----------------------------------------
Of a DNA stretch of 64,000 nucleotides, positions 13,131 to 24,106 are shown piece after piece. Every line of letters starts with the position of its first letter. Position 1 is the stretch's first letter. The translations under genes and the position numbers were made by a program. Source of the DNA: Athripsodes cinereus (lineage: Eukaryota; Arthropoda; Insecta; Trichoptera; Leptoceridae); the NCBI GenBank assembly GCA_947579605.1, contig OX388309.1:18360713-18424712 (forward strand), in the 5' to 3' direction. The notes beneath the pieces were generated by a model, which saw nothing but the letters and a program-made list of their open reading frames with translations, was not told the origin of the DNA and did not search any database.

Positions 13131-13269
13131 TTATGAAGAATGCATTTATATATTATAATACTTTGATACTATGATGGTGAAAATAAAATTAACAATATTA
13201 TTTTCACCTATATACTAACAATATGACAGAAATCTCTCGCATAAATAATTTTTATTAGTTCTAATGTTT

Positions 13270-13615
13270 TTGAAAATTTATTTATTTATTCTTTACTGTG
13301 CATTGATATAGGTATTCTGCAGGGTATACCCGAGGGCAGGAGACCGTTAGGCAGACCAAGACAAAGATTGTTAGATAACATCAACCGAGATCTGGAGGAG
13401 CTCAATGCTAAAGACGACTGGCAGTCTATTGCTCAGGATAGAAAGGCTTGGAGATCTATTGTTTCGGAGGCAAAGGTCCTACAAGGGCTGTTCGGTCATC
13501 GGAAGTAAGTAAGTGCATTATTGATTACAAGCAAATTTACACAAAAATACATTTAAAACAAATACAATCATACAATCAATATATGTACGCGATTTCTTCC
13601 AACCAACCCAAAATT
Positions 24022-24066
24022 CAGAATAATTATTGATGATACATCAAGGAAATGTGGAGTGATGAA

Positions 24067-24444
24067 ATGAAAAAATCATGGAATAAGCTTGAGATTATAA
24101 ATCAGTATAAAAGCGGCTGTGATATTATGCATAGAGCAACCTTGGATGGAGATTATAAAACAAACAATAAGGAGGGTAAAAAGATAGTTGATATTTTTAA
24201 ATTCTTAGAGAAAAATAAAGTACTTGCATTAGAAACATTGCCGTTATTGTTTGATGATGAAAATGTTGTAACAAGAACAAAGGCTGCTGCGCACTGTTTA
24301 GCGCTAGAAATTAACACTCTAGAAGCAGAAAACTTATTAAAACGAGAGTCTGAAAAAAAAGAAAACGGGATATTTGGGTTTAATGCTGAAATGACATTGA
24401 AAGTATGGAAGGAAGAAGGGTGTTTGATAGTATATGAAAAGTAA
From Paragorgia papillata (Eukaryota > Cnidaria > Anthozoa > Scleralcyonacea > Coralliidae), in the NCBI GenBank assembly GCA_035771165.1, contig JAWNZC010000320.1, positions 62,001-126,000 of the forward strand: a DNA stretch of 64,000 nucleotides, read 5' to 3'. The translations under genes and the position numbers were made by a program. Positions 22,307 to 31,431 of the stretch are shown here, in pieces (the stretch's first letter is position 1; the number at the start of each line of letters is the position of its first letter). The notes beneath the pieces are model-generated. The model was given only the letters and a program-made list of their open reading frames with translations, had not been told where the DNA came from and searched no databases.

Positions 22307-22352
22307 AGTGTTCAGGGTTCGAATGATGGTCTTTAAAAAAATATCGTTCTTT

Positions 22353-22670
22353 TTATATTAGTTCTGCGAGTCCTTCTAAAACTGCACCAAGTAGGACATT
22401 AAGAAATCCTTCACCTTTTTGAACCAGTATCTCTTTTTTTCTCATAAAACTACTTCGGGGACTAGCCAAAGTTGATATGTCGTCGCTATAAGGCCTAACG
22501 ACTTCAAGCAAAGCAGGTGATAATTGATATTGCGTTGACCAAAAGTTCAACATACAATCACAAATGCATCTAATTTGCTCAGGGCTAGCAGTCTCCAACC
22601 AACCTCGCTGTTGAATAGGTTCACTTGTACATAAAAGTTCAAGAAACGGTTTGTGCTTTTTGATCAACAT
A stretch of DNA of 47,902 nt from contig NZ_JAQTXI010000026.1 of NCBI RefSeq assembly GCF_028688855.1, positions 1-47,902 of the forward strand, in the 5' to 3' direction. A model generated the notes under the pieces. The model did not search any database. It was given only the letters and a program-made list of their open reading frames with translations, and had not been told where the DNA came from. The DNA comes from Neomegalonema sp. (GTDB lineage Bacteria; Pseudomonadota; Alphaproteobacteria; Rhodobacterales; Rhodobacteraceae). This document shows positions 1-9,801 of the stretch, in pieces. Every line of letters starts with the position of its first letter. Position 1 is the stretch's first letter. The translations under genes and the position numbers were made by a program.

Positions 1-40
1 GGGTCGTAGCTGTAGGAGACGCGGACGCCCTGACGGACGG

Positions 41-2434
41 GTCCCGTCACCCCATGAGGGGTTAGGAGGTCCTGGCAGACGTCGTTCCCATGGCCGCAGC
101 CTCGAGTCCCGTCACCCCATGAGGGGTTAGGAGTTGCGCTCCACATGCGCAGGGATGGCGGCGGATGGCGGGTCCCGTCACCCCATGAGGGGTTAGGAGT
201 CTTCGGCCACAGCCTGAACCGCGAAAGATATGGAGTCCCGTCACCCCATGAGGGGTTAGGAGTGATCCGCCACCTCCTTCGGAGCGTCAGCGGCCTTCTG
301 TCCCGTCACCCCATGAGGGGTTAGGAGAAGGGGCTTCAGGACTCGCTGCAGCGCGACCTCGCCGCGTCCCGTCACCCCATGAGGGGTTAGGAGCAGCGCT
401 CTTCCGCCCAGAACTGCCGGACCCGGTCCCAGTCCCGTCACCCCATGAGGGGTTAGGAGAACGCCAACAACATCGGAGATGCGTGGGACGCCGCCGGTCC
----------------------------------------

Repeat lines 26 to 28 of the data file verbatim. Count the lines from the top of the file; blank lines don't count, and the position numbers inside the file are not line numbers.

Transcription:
22601 AACCTCGCTGTTGAATAGGTTCACTTGTACATAAAAGTTCAAGAAACGGTTTGTGCTTTTTGATCAACAT
A stretch of DNA of 47,902 nt from contig NZ_JAQTXI010000026.1 of NCBI RefSeq assembly GCF_028688855.1, positions 1-47,902 of the forward strand, in the 5' to 3' direction. A model generated the notes under the pieces. The model did not search any database. It was given only the letters and a program-made list of their open reading frames with translations, and had not been told where the DNA came from. The DNA comes from Neomegalonema sp. (GTDB lineage Bacteria; Pseudomonadota; Alphaproteobacteria; Rhodobacterales; Rhodobacteraceae). This document shows positions 1-9,801 of the stretch, in pieces. Every line of letters starts with the position of its first letter. Position 1 is the stretch's first letter. The translations under genes and the position numbers were made by a program.

Positions 1-40